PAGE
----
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The University of Arizona (UA) College of Nursing recently received a $2.5 million grant from the National Cancer Institute to help those undergoing cancer treatment from being patients to survivors.

UA Nursing professor Terry Badger tells, “Oftentimes when people are ending chemotherapy or the active phase of their treatment, it’s kind of a stressful time because you’ve been so involved in working to get the cancer cured, and now you’re transitioning into the survivorship period.”

The grant will go toward studying the effectiveness of two interventions for patients who have completed their cancer treatment. The interventions include a symptom management and survivorship handbook, and telephone interpersonal counseling. The methods will be available in English and Spanish to make access as easy as possible.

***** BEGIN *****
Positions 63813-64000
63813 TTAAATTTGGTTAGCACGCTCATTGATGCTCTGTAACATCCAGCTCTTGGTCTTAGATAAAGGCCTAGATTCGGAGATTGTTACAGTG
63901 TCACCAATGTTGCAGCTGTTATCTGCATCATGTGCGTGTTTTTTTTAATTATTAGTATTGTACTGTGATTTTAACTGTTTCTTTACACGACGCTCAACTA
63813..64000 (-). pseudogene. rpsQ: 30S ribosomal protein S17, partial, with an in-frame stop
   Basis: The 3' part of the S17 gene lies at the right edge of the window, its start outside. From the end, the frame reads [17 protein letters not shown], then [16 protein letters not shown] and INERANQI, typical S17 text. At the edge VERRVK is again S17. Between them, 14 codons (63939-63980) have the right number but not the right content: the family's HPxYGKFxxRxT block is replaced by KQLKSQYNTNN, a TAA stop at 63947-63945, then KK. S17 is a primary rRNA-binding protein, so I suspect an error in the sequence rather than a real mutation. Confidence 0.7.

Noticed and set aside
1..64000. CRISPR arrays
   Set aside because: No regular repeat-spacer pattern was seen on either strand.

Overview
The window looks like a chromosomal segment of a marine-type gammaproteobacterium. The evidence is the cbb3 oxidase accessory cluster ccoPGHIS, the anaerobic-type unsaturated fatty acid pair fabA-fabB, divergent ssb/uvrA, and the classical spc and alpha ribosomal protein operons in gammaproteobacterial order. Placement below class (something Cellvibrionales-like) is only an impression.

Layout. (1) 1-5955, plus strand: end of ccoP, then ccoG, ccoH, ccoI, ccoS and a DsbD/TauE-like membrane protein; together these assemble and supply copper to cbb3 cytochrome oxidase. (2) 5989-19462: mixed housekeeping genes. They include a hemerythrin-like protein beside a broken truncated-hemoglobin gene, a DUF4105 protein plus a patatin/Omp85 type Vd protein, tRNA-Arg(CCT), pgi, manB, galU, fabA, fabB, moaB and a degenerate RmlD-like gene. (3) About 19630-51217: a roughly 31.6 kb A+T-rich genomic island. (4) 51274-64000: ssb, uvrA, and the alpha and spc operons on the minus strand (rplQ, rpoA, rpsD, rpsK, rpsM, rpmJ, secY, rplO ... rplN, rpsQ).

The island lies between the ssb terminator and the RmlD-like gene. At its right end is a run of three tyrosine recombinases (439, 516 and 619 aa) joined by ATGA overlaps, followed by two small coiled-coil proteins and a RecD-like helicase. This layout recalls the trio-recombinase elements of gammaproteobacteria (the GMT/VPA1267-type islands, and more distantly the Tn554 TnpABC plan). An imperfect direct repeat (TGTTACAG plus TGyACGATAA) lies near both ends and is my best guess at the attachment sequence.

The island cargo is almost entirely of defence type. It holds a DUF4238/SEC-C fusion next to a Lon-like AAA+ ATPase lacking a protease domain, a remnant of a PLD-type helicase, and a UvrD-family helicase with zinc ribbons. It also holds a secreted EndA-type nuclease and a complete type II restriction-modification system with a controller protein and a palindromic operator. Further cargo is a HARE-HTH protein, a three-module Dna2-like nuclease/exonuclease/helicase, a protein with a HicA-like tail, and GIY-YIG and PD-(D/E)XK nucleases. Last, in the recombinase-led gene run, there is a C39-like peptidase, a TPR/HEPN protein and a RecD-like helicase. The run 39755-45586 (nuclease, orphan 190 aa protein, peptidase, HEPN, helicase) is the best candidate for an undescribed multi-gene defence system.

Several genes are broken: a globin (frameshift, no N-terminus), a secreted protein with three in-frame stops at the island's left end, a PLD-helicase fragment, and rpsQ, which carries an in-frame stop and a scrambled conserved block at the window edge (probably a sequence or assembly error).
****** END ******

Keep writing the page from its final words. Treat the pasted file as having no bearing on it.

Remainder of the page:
Both interventions were developed to be delivered over the phone so that patients don’t have to worry about coming in, making the information more accessible and less costly to obtain. Cancer patients who are completing treatment often face psychological and emotional distress and fatigue. Adopting healthy lifestyles to manage stress can reduce the risk of cancer returning.

To learn more about the University of Arizona’s $2.5 million grant to help cancer survivors cope with the stress of ending their treatment, visit here.

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